Newspaper Page Text
BIRMINGHAM STATE HERALD.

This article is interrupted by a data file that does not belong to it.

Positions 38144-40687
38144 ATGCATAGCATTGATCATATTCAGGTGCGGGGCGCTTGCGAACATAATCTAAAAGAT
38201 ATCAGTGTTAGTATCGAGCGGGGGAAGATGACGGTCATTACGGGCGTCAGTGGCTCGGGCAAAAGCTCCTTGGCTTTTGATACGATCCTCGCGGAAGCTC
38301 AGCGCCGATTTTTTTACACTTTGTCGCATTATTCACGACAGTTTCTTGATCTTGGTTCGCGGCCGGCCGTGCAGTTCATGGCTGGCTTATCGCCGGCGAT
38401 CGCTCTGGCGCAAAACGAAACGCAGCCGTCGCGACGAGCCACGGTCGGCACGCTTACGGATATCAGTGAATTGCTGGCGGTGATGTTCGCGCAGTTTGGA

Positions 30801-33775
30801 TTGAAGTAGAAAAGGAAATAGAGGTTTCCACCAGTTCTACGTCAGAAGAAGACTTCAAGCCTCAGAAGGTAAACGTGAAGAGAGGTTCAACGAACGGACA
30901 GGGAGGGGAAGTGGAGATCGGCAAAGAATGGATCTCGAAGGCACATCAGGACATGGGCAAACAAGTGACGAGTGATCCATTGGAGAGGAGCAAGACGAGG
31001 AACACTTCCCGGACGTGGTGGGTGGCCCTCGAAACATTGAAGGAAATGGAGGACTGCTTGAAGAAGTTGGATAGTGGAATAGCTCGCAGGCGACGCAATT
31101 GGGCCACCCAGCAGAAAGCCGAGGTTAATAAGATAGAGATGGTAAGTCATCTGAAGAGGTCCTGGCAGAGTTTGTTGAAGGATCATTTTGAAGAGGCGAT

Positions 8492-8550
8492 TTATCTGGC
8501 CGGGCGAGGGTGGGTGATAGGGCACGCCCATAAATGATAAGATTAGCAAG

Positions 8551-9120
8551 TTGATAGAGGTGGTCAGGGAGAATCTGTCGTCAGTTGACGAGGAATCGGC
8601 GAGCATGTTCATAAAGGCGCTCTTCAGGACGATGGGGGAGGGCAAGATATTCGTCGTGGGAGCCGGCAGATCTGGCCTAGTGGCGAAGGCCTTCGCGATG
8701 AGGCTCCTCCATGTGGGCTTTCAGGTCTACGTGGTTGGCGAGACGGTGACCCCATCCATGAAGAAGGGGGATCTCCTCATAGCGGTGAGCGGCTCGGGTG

VOLUME 22: BIRMINGHAM, ALA., SUNDAY, NOVEMBER 17^ 1895,-SfXTEEN PAGES. NUMBER. 8. LONDON CABLE LETTER The Powers Are Closely Watch ing Each Other. THESPECTATOR’S ASSERTION Russia and England May Settle the Eastern and Northeastern Troubles. THE TROUBLES OF THE IRISH PARTY Mr. Brand, Owner of the Yacht Spruce IV, Which Was Defeated by the Ethel Wynn, Takes His Defeat Like a True Sportsman. London, Nov. 16.—(Special Cable Let ter.)—No root or branch of the policy of the powers towards Turkey has yet been decided upon. Official opinion here con curs with all reliable advices from the European capitals that an agreement be tween the powers as to how they shall actively intervene in the event of the sultan evading his promise to effect re forms in the administration in Armenia, or his proving defiant to the demands of the powers, still remains to be obtained. Even a revolution in Constantinople with a general Moslem rising, would find the concert incomplete. In the mean time the main function of the fleets as sembling off the coast of the Levant will be to watch each other while the gov ernments continue to try to arrange the limits of their common action, if such should be forced upon them. Sir Philip Currie, the British ambassador t'* Tur key, who has been in England fo. sev eral days on leave of absence, passed a few hours at the foreign office today prior to starting on his return to Con stantinople on Monday. It is impossible to glean from official sources definite in-' formation as to the proposals Initiated by Austria a fortnight ago. These proposals ui t: nuu uiiuci uiouudoiuii. * i • stood that the most likely solution of the question will be the administration of Armenia by an international commission with the occupation Ot the country by Russian forces under an European mau date. The reinforcement of the Austrian troops in Iiosnia points to a projected ad vance on Macedonia in the event of a ris ing there. It is an absolute certainty that should a naval force be required be fore Constantinople the British squadron will not be allowed to appear there alone. The Rt. Hon. A. J. Balfour, first lord of the treasury and government leader In the house of commons, made five speeches In Glascow on Thursday, but he contrived in all of them to avoid making the slight est reference as to the government’s pro gramme at the coming session. Accord ing to all precedent the cabinet must already have agreed upon what bills would be Introduced and given instruc tions for the drafting of measures. Sir Michael Hicks Beach, chancellor of the exchequer, speaking at Bristol, vaguely promised the earliest possible consideration of measures for the relief of the agricultural depression. Some revelations of the gdvernment’s policy are found in a statement made by Sir Robert Peel in a speech delivered by him at Tanworth, which constituency he represented in parliament for thirty years. He declared that he had learned from exclusive and authorized sources that the government Intended to consoli date and take over all mortgages on land by lending money to landlords at 3 per cent, thus enabling them to save 2 per cent, as most landlords have been obliged to raise loans at 5 per cent. The scheme, according to Sir Robert, has the support of several of the ministers. The West minster Gazette defines the measure as a landlords' cabinet bill. Such a bill would certainly be the salvation of many land owners whose properties are heavily mortgaged, but it would require the gov ernment’s full majority of 150 to pull it through the house of commons. The Rt. Rev. Sir Mattehws White Rid ley, the home secretary, promised a dep utation of trade unionists, who visited him a few days ago, that the govern ment would Introduce an employer's lia bility bill, giving workmen compensation for every accident that befell them in the course of their labors with the Tories favorite nullifying clause enabling work men to contract themselves out of every right given under the bill. These measures, with an Irish land bill, now form the fixtures for the ses sion. The ministers desire to postpone for another year the denominational ed ucation to the bill. j ne iingnsn newspapers, even tne (jest informed Journals of London, give no idea of the crisis on the stock exchange during the fortnightly settlement that is Just over. The announcements made by the press that only three brokers had been declared defaulters caused a chorus of misleading congratulations. Those on the inside know how weak the speculative position continues to be and that nearly forty firms. Including some of high reputation, had to appeal to their creditors to allow them extra time, or ob tain assistance to continue In business. Of these firms, fourteen were Involved in Barnado stock. They received support from Barney Barnato, who did not flinch in giving help right and left. Though a crushing panic was averted, the difficul ties are such as to make liquidations now necessary. No material recovery is expected before Christmas, and It will be later than that if several of the firms who paid short on the settlement do not succeed in closing arrangements that are now pending. In an interview Mr. Brand, the owner of the half-rater yacht Spruce IV, which was defeated by the Ethel Wynn, stftd that he received the fairest treatment while he was in America. The racing was properly conducted. The steamers did not interfere in the least, except once by adcident, when the owner of the in terfering steamer apologized. His only complaint referred to his protest, the re fusal to support which lost him the cup. The Ethel Wynn in the sixth race, he says, certainly violated rule 34, by not keeping clear. The committee threw out his protest because nobody on board the committee's boat was able to see any violation of the rule. The committee, he declares, ought to have taken evidence on both sides before deciding the matter. The Ethel Wynn had Just crossed the finishing llqe in the last race after the boats had been running with their sheets well eased, when the wind shifted dead ahead and the Spruce was compelled to windward against the tide to go to the line. It was this that made his boat's time look so bad, a fact that the Ameri can press had not noticed. Altogether, the Ethel Wynn as an all-around craft, especially for American waters, proved to be the better boat. From information gathered this even ing it is understood that Austria’s pro posals for the settlement of the Turkish question are the deposition of the sultan and the appointment of a successor pledged to reform the granting of some measure of. local autonomy to Armenia and the formation of an international committee to supervise the changes. This scheme, like every other plan in the future of Turkey, bristles with difficul ty and Implies protracted negotiations, during which a conflagration may be started in the Ottoman empire. The Spectator uses an air of authority today in asserting that Prime Minister Salisbury has a distinct policy in inter ference" for the contineneles, the time to develop which is fast approaching, ft says that a joint ultimatum will be pre sented to the sultan transferring the In ternal government to persons who are trusted b ythe powers. If the sultan re fuses to grant the demands made upon him the combined squadrons of the pow ers will advance upon Constantinople and the beginning of the end will have ar rived. The Spectator adds: "It is feared that the powers may be too late. Far from the danger to the Christians being exaggerated, every ac count of troubles reaching the ambassa dors at Constantinople is worse than those reaching the public. Though the sultan is reported to be terrified, he shows no sign of abandoning his position of de fiance, and even should he do so he could not be trusted. The moment he is satis fied that the powers do not intend to have any trifling with their demands he may retreat to Broussa, the ancient capital of his house, where the shells of the allied squadron cannot reach him." The article concludes with the state ment that it seems probable that Russia and Great Britain will come to an en tente relative both to the far east and the near east, but the course of action is not yet clear. The Spectator may have obtained its information from Inside sources, but only its last remark can be held to be certain. Mr. Timothy HSaly's adherents boast of his tact in declining to take his ex pulsion from the parliamentary commit tee of the Irish party as a severance from the party and upon his Insisting on his right to remain in the ranks of the antt Farneilttes. Mr. Healy is at the same time free to take an Independent lead, relying upon his power as a parliamenta ry debater and his skill as a tactician to CQmpell the antl-Parneilltes to follow him. Having thus obtained a free hand ne can reassert himself against the recog nized leaders of the party In the house of commons while still claiming to belong to the party. It Is an astute policy, and Is far more dangerous to the leadership of Messrs. McCarthy and Dillon than If Mr. Healy formed a faction of his own. Mr. DtHon, recognizing the danger, last night told a meeting in Dublin that should Mr. Healy go on the same lines that he has followed hitherto the men who expelled him from the committee would expel him from the party. Mr. Dillon must have known that this was Impossible. The anti-Parnellite leaders are Impotent to prevent Mr. Healy from figuring in parliament as an anti-Parnell ite. They may repudiate him, but their power of expulsion has been carried as far as it can be. The fuss over the expedition that Is to go to Ashantee to compel the king of that country to comply with the demands of the British ultimatum recently sent to him is not justified by any prospect of a genuine war. The war office officials call the affair police'coercion, not war. Five hundred white troops, armed with Mar tini-Henry chrbines, and a contingent of Houssas and West Indian troops, with no maxim or other guns, save their ri fles, will march to Commasie, the capi tal of Ashantee, where the king Is ready to submit. A British president will be established in the capital, with a suitable guard. No fighting is expected, as the power of the king is a mere shadow'. King Coffee, whose power was destroyed by the expedition led by the then Sir Gar net Wolsely, who is now commander-in chief of the British army, will cost £900, 000 to the British exchequer, against which an indemnity of 50,000 ounces of gold was extorted. Few of the newspa pers will send special correspondents with the expedition, the war office ad vising that correspondents will receive no assistance. The correspondents will have to provide for their own affairs and will have to furnish their own food and ammunition. Each correspondent will require fifteen bearers to carry his sup plies. PUGH HELD THE FORT. Morgan Misses His Train, But the Junior Sena tor Is on Hand and Speaks to a Crowd ed House. Demopolls, Nov. 16.—(Special.)—On ac count of missing his train at Livingston Senator Morgan did not fill his appoint ment at this place today, but despite this disappointment the opera house was •packed to hear Senator Pugh, Who held them Intensely interested for more than two hours. The general impressidn here Is that his speech will go a long way toward healing up party differences. Crowds are here from all parts of the county, and an air of general satisfaction prevails among them. Spanish Defeats. Jacksonville, Fla., Nov. 16.—A cable gram to the Times-Union from Key West, Fla., says: The steamer Olivette tonight was packed to her utmost with Cuban pas sengers, many of whom stopped over in this city. Some of the passengers re port that Gomez and Maceo have passed from Camaguey to Las Villas district, crossed La.Trocha, as they term it. The insurgent Matagas with 500 men had an engagement with the Spanish troops near Cienga Zapalos, province of Matanzas. The Spanish colonel was wounded and captured and sixty of bis men killed. The insurgents lost twenty five killed and wounded. The insurgents have fired the towns of Savanilla and Pajuara. It is reported that the filibustering expedition that left here Monday has landed in Las Villas district. Cuban War News. Madrid, Nov. 16.—The Spanish cruiser Knsenada and several gunboats have left Canary Islands for Cuba. A dispatch from Havana to the Corre spondence says the insurgent band from Remedrlos is cs-operating with the in surgent leader Maximo Gomez in putting a stop to outrages by negroes and mulat toea under the rebel leader Guerra. The dispatch also says General Valkes has fought an artillery battle between Saatcti Splrltus and Santa Clara with a band commanded 'by the leader, Zatas. The re sult of the fight Is not yet known. Gen erals Olivier and Garrlch have had skirmishes with Maceo, but the position of the two armies Is unchanged. An Old Conductor Gone. Charleston, S. C., Nov. 16.—W. D. Ken nedy, the South Carolina and Georgia road conductor. In point of service the oldest railway conductor In 'America, died here today. Mr. Kennedy has been a conductor in active service for forty years without intermission. A MOST FRIGHTFUL PLUNGE u" —r— Thirteen People Meet a Horrible Death. ' JJl,g ____ THREE MIRACULOUS ESCAPES An Electric Street Car Ran Into an Open Draw AND FEU INTO THE CUYAHOGA RIVER The Motorman, Who Was to Blame, Leaped From the Cor and Fled-The Conductor was Partly to . Blame. <; ■ y--- - 'J ' • ‘ Cleveland, 16—A frightful ac cident, by ,whieh thirteen people lost their lives, occurred- this evening. Owing to the criminal' and still unexplainable carelessness of a street car conductor a car well lill&il with .people took an awful plunge of 120 feet from the draw of the central viaduct Into the dark waters of Cuyahoga river. The accident occurred at 7:35 o’cldfilt- The central viaduct is a long stone and iron structure which crosses the Valley railroad and the Cuy ahoga river and connects Jennings ave nue on the south side with Central ave nue on the east. The bridge Is 120 feet above the river; The draw was open for a tug drawing a schooner, which was about to pass be neath the bridge. As usual, the gates were closed on both sides of the draw and the dftngei lights were displayed to guard ajyainst an accident. An electric car was seen coming along the east to wards the south side, but Capt. Charles Urennon, who has charge of the bridge, had no thought of danger, as the usual precautions had been observed. The car was one of Cedar and Jennings avenue branch of the big consolidated line and had fifteen passengers, a conductor and a motorman aboard. At what is known as the "derailing switch," some 200 feet from the draw, the conductor mechani cally alighted, as is the wont of all con ductors at this point, lo see if all was right. The car was brought to a stand still and the motorman awaited for or ders. The conductor, for some unac countable reason, failed to see the red signal of danger or the closed gates, or perhaps custom made him careless and he signalled to the motorman, John Rog ers, to come ahead. The motorman turned on the electric current, the conductor jumped aboard the car and at considerable speed the ve-i hide .neared the death trap. Why the motorman did not see the danger lights or the closed gates sooner than he did will always remain a mystery, but the fact remains that he did not. A few feet from the draw it dawned upon the motor man that it was open.. With a speed oif desperation he threw the handle and ap plied the brakes. The bridge captain, seeing the approaching car. shoulcd like a madman, but it availed nothing. The car was already on the down grade to the draw and the brakes were not able to hold the car on the slippery rails. The motorman, realizing his danger, forsook the precious cargo he was hauling, and with a wild cry leaped off the front plat form, ran down the viaduct In the direc tion of Center avenue and disappeared In the darkness. At the same instant two male passen gers jumped off the. rear platform and escaped death as by. a miracle. The car reached the closed iron gates and in an instant the crash of snapping iron and breaking glass was heard. This alarmed the conductor, 'who had stepped Inside, and he was sepn to make a dash for the rear door, but he was too late. A second later the car swayed on the edge of the awful space, steadied for an Instant, as though In -an frantic effort to maintain its equilibrium, and toppled over. There was an agonizing chorus of screams and In an instant all as quiet. The car struck upon a projection of plies in the abutment beneath the draw, then turning and collapsing it fell into the dark river below, scattering its pas sengers In all directions and breaking the tow line between the tug and schooner that were passing. A few suppressed groans were heard by the men who hap pened to be on the docks below. Men from the bridge above and from the docks who had witnessed the accident called to the men on the tug to pick up the people, but only two passengers, one man and one woman were rescued. The news of the accident spread rapid ly and in a few minutes a fire boat, six ambulances, six dead wagons and a squad of policemen were on board. The injured man and woman were taken to a hospital and the work of rescuing the bodies was taken up. One by one they were found and taken to undertaking establishments in different parts of the city as Cleveland has no morgue. The work of Identification was ex tremely slow. Late at night when the southslde residents heard of the catas trophe and when thety began to realize that their loved ones had not returned home, the undertaking establishments were telephoned and visited, several cf the bodies being Identified before mid night. The police are on the lookout for the motorman and extra officers in every part of the dty; are searching for him. but thus far he has not been appre hended. . Among the dead identified up to mid night are: Miss Martha Sautenhelmer and Mrs. John Sautenhelmer. her sister-in-law, of No. 154 Merchant avenue. John Hoffman, the conductor, and Curt Lephehene, a 16-year-old boy, who had In hie pocket a ticket from London, Canada, to Victoria, B. C. Bessie Davis, school teacher, of Noyce street, 19 years old. Hehry W. Mecklenburg, tailor, 18 Mary street: 38 years old. Harry W. Horster, clerk at the Root & McBride' Co., 61 Mentor avenue; 25 years old. James McLaughlin, jylnter. No. 78 Trowbridge avenue; 35 years old. - Ferguson. John Sofrenger and George Ross were the men who Jumped oft the platform. Pat Rooney was teken out of the river alive, but badly Injured. An Attempted Assassination. Jackson, Miss., Nov. 16.—Ed Stuckey, a prosperous farmer of the Harrlaville neighborhood in Simpson- county, tweny miles south of here, was assassinated upon the public road last night, being fired on from ambush. A load of buck shot hit Stuckey in the hfad and he can not rehover, though alive when found this morning. He could tell nothing, and there is no clue. A family row Is thought to be at the bottom of the mystery. SECTIONAL rfs ERASED And the South’s Future Possi bilities Discovered FOR THE THOUSANDTH TIME The War Is Being Fought Over Again at Atlanta BY EACH VISITING DELEGATION Not a Word I* Said About tha Advance ment of Science and Art or the South’s Present, But Its Past and Fu ture Is Harped Upon. Atlanta, Nov. 16.—The Kentuckians celebrated today at the exposition. Two celebrations were announced and some friction was expected, but Mrs. Cantrell, who was running one of them, did not carry out her programme, although she had secured the auditorium. Mrs. Ste phenson directed the woman's feature at tile woman's building in the afternoon. At 11 o’clock the members of the state board of commissioners to the exposition, headed by Senator J. D. Harris of Ken tucky, escorted Governor-Elect Brad ley and his staff to the auditorium and were given seats on the stage. The auditorium was comfortably filled. Members of the Cleveland chamber of commerce, the Manufacturing club of Philadelphia and the Michigan and Ohio prefcs associations were In the audience. On the stage sat Governor-Elect Brad ley, Governors Greenhalge and Eippitt with their staffs. Mr. Jack C. Spaulding, the general counsel of the exposition, welcomed the people to the city on behalf of the ex ]>osltion and Introduced Governor Atkin son. Jilt? fcjuvciuui oaiu uici c who nuviii'io too good to be turned over to the noble men and women of Kentucky, and the people of Georgia rejoiced to have Ken tucky with them. "We who stood with the mlnuteinen,” he said, "proscribe no race. We open our arms to the people of the earth and say to them ‘come to us and be protected by the American flag,’ and all we ask Is that they shall stand loyal to us and acknowledge no flag but the flag of our country.” The governor alluded frequently to the patriotism of the American people and elicited great applause when he referred to the wiping out.of sectional issues. Goveronr-Elect Bradley was intro duced and said in the course of his speech: » "Kentucky and Georgia. Indeed the whole south are awakening to the pos sibilities of the future. In this section .ce have not accomplished what might have been accomplished, but the future wilJ prove that we have a new south, a south devoted to Improvements, a south that has broken its chains and that stands forth in unfettered manhood. "While we love Kentucky we love the south. Standing In the partial shadow, across which Is rapidly moving the light of approaching prosperity, our eyes grow brighter, our hearts beat quicker, and as a native southerner who loves the south and her brave and generous people I but voice the sentiment of all when I ex claim, 'God bless the south.’ “There is no more fitting place than this beautiful city in which the world may see the progress the south has made. “While we love the south and are de voted to its Interests, we rejoice that sec tional lines have been substantially erased, and that today we have in reality no south, no north, no east, no west, but one country, grand and indivisible, to which every citizen owes his honest alle giance. “Would that your gifted Grady were living, that he might see the swift ap proaching realization which his prophet ic words portrayed. His patriotic utter ances have not been forgotten, but form a part and parcel of the inspiration of this occasion. ent year to those that marked the era from 1861 to 1865. The rifle pits that then marred the beauty of your city have been obscured by stately houses and busy streets. Involuntarily our minds travel back to the troublous days when the baptism of fire was upon us. We see a brave boy In blue emerging from the doorway; we hear the words of 'good bye' and ‘God bless you;' tears stand In the mother's eyes, which her heroic soul struggles In vain to suppress. He passes through the old orchard, but hears not the birds as they sing the same sweet sohg of his childhood’s happy hours, wil ling to die that his country's flag may be preserved; with rapid steps he moves away, never, never, to return. "We see another brave boy In gray as he steps from the rustic porch. He, too, has bidden a fond good-bye amidst tearB and prayers. Just as he Is passing from view the white handkerchief of his sweetheart waves a loving adieu, and he, too, marches away, never to return, gladly giving his life to the cause which he conscientiously believes to be Just. 1 “The music of drum and fife and bugle strikes on every breeze. We see two i armies in battle array—one on the moun tain top, the other in the valley below. 1 We hear the command ring out, 'Charge! Charge!’ We see the glittering sword and bayonet, the banners defiantly wav ing on either side. Up, up the steep ac ' cltvity they rush, despite the cannon and ' musketry that pour death Into their f.raJnks. ; ‘“They meet In close and deadly con 1 fllit; the very ground beneath them trem bles with the shock of battle. The blue r uniforms mingle with God’s own blue 1 and the blood of America’s bravest and ■ best makes sacred forever the soil. “We pause, not to discuss the causes , that led to that sacrifice, r.or the motives by which men were actuated; we know that in this broad land there Is not one ’ who does not rejoice that the union was preserved. "We put behind us forever the bitter ness of the past and shall keep constant ly before us the glories which are our commort vheritage and the magnificent possibilities of the future. "Henceforth there will be no contest between us except as to who can do the most to build up the country, who can do most to develop Its resources, who can do most to protect Its honor, who can do most to preserve its Institutions.” v Governor Qreenhalge of Massachusetts was then introduced. He referred to the brotherhood of the people of Massachu setts and Kentucky so feelingly that he was frequently Interrupted by applause. He said that colonels had been tossed ! around yesterday between Georgia and Kentucky until it had been deckled that colonels were common thing’s. “But what will you think of govern ors,” he asked, "after this.procession has passed by? You will think they are com mon things, too.” Governor Lippet was presented and spoke for a few minutes to the Kentuck ians. He spoke of the wonderful progress of Atlanta during the last thirty years. He said that Atlanta had the best wishes of the people of Rhode Island. He extended the congratulations of his people to the people of Atlanta for what they had ac complished. At the conclusion of Mr. Llppet’s speech the crowd was Invited to the woman's building, where they were en tertained by the board of lady managers of Kentucky. Rt. Rev. Bishop Maes opened the wom an’s prayer meeting with prayer; Lieu tenant-Governor Mitchell Alford and Governor-Klect Bradley spoke; Mrs. Jes sie Bowen Caldwell sang the well-known song, “Kentucky;” Henry T. Stanton read a poem and Mrs. S. L. A. Greve read a paper opposing woman’s suffrage. .Author of “America” Is Dead. Boston. Nov. 16.—The Rev. Dr. Samuel F. Smith, author of "America.” died suddenly of heart disease at the Emer gency hospital about 5 o’clock. Dr. Smith was on his way to Hyde Park, where he was to preach tomorrow. He was removed to the hospital, where he died. NEW YORKBANK STATEMENT It Is Estimated That Five Million Dollars May Be Required for Gold Exports Next Week. New York, Nov. 16.—The New Y'ork Fi nancier says this week: The statement of the associated banks of New York for the week ending Novem ber 16 does not reflect the week’s opera tions by any means. During the week ending with Saturday over 13,000,000 in gold was exported to Europe, the specie being obtained b ythe exchange of legal tender. Yet the bank statement for the current week shows an actual increase of $097,000 in cash, the loss of $631,400 in legal tender being offset by an increase of 51, 348,600 in specie. Of course Saturday’s gold exports did not figure in the state ment, but even with this factor elimi nated the report does not cover the ac tual condition of the banks. It is estimated that $6,000,000 may be required for gold exports during the com ing week, unless sterling exchange breaks, as seems probable. This, coupled with the fact that the demand for interior funds Is falling off and the reserve of the New York banks is gradually increas ing, seems to foreshadow a less favorable rate for money. The whole bank state ment, in fact, the loan of the past week shows a decrease of $2,989,700, the total now standing at $492,933,600, the lowest figure reported since May 11 last. The contraction since the 1st of the present month has been about $8,000,000 and since October 6 nearly $18,000,000. The decrease for the week past was probably due largely to liquidation of mercantile ac count and also to the efforts ot some banks to get their reserve qbove 25 per ctrit.. The total dnrOctOber 12 last stood at $40,861,900, as against $65,767,900. The total speculation holdings, however, are nearly $17,000,000 less than on February 9 last, when they reached the. highest figure reported last year. Deposits, as was to have been expected In view of the withdrawal of the funds earlier in the week’ fell off $1,707,200. The total deposit item Is now $40,000,000 less than reported three months ago. As a result of the week's operation the reserve of the New York banks increased $1,144,000. The averages show the following, com pared with last year: Nov.16,’95. Nov.17,’94. Nov.18,'93. Doans.$482,933,500 $498,937,000 $401,732,800 Specie. 05.767,900 94.421,100 99.924.300 Decal tender. 86.193.800 Net deposits.. 626.228.600 Circulation .. 14.164.300 Total reserve 161,961,200 Reserve re quired . 131,557,150 Excess of re serve. 20,404,050 117,789,800 81,717.200 594.547.400 464,684,100 11.170,000 211,610,900 14,076,600 181,641,500 148,636,850 62,974,050 116,171,025 65,470,475 ROBERT S. DAY KILLED. A Prominent New Orleans Man Accidentally Shoots Himself While Looking for a Burglar. Orleans, Nov. 16.—Robest S. Day, a prominent cotton factor and one of the best known and most popular members of the New Orleans cotton exchange, died at 5:30 this morning from a pistol shot wound accidentally self-inflicted at 1:30 this morning. Mr. Day was awakened by a noise made by a burglar, so he grasped his revolver and made for the library, from which the noise had proceeded. The house was In total dark pess and In some manner Mr. Day stum bled and fell, the pistol exploding and the ball entered his left breast Just above the nipple. The burglar escaped through an open window, leaving no clue. Mr. Day was one of the best known men In this city in business and social circles. He was born on Long island and was 41 years of age. He was head of the cotton Arm of Robert S. Day & Co. For several years he was commodore of the South ern Yacht club and took a prortiinent part in the work of the carnival societies, serving as King Rex for one year. He was the son of James I. Day; for a long time president of the Sun Mutual Insur ance company of New Orleans and who died a few weeks ago at an advanced age at his home In Connecticut. THE PHOGHAMME AHHANGED For the National Educational Association, .Which Will Visit Florida. Jacksonville, Fla., Nov. 16.—An ad journed meeting of a commute of the Florida Press association and the gen eral passenger agents of the Florida railways was held this morning to ar range an Itinerary for the National Ed ucational association, which will visit Florida In January. There were present T. J. Appleyard of the Florida Press as sociation, chairman; T. T. Stockton of the same association, secretary; O. Mc Donnell of the Florida Central and Pen insular; H. C. McFadden of the Plant system; G. D. Ackerly of the Jackson ville, Tampa and Key West; Joseph Richardson of the East Coast railway, and W. H. Lucas, proxy for G. A. Mc Donald of the Georgia Southern and Florida. The following Itinerary was adopted; Western contingent to rendezvous at Montgomery, Ala., Tuesday, January 14, thence to proceed to Tampa via the Plant system, stopping en route at Ocala; eastern contingent to rendezvous at Sa vannah Tuesday, January 14, thence to proceed to Tampa via the Florida Cen tral and Peninsula, stopping en route at Silver Springs and Ocala. NEWS FROM WASHINGTON Senators Morgan and Pugh Are Being Criticised. SILVER CRAZE DYING OUT And These Gentlemen Seem to Be Ignorant of the Fact. WHAT i © EVENING STAR HAS TO SAY 0 - The Dj* cracy Simply Occupying an Old P Ground of the Enemy, and With the Enemy’s Consent KT and to Its Profit. Washington, Nov. 14.—(Special Corre spondence.)—The action of Senators Mor gan and Pugh in proceeding with their stumping tour In Alabama in the face of what a number of newspapers are pleased to term the recent defeat of sil ver in the elections is causing much com ment here. Of course the papers who see nothing but defeat for silver In the recent flections are the same who are continually crying that the silver "craze" is dying out, and yet the old corpse is always live enough to be killed every election. They are the same pa pers who look upon the recent demo cratic Waterloo as a vindication of the course of the administration and the same who overlook the fact that Virginia and Mississippi, the two states where democracy triumphed, elected legisla tures that will send free silver advocates to the United States senate, and the only states in which the president's policy failed of indorsement. , ine evening oiar, an aamimsirauon paper published here and hating an ad vocate of silver as the evil one hates holy water, In speaking of our senators’ course tells the views of the majority of Alabamians In Washington In a man ner so clear that I have been constrain ed to give It a place here. It makes ex cellent reading and abounds with much sound sense and logic: “It is approved in some quarters and condemned in others, but in all quarters alike it has led to the expression of views that plainly show the desperate straits Into which the national democracy has been driven. ' “What is there left for the democracy to stand on? The question Is a sweeping one. Nor Is It at all confined or solely ap plied to tl)e next presidential race. That, on the contrary, U almost conceded in advance to the republicans. But after that—and assuming that the republicans do win—what, In the language of a popu lar singing comedian, Is the poor man, the poor old democracy, to do? "The situation Is summarized thus as showing the dlfferenee between the party now and In 1893, when 1t was restored to powch The election of 1892 was carried on'a platform declaring for bimetallism strong enough to catch free coinage votes, and for a revision of the tariff thab would completely eliminate the principles of protection. The democratic congress elected received thus most specific in structions from the people. But with what result? The repeal of the purchas ing clause of the Sherman act at the pres ident’s suggestion, which left silver with out support of any kind, and the passage of a tariff bill stuffed to the covers with protection of every kind. The democracy today, therefore, It Is Insisted, is dis tinctly in line on these two vital ques tions with the republican party. Small difference might be disclosed as to de tails, but none whatever as to the prin ciples. The republicans are for sound money and for protection, and were first in the field. The democracy Is simply oc cupying an old camp ground of the ene my, and with the enemy’s consent and to Its profit. It has therefore been repudi ated. This, it Is explained. Is what Is moving Mr. Morgan and Mr. Pugh In their pres ent course. The democracy must hava something of its own to Btand on and to fight for. They claim that It has that, by repeated professions and repeated con gressional votes, In free fcolnage. It must therefore remain true to silver, even In the face of the defection which Mr. Cleve land has organized and now leads. If the country wants a gold polloy and a protective tariff It will turn to the party and ought to turn to the party whioh In all of Its history has applied and ad vanced these two things. It will not, and It should not, turn to the party which', until the past few years, had always op posed those things, and still, as they hold, opposes them In Its majority membership. Mr. Cleveland himself cannot persuade it to acept from his hands as the leader of the democracy what It expects to reoetV* only at the hande of the republican lead ers. • 1 "It Is In this way that those democrats who applaud the Alabama senators Justi fy their course. They attribute the recent disaster of the party to what they charg* Is the false attitude In which It has been placed. The country, they claim, cafk be brought to approve of both bimetallism and a low tariff, but not by a Juggle, or unrepresentative leadership. The democ racy must not attempt again to blow hot and cold. It cannot hope to beat ttai republicans on their own ground. The adjuration, therefore, is to get together under the old standard, renew the pledge to the old principles, refuse all dick ers about office, and remain contentedly and courageously on the outside until an undisguised as well as an undoubted victory has ben won. Other victories. It is pathetically admitted, turn to ashes on the lips.” There has been a number of prominent democrats from Alabama In Washington this week, and while all of them hgVe been here on personal business, still whp can tell what bearing the getting togeth er of so many members of the democ racy from the state with prominent dem ocrats located here may have upon the campaign. Col. H. C. Tompkins, chairman of the democratic executive committee, Is at tending the session of the supreme court. Colonel Tompkins, while not an an nounced candidate for Senator Pugh’# seat, still It Is said by his friends that he Is more than apt to be heard from be fore the light Is over. Hon. Thomas H. Clark, secretary of the state executive committee and Bleak er of the last house of representative*, reached Washington Tuesday night. Mr. Clark has many friends here Wh® gave him a hearty welcome. Hon. Scott Sayre, a prominent Ala bamian and member of the legislature. Is In the city. There are few men, who have represented their county In the leg islature of Alabama, of more ability than Mr. Sayre and he Is deservedly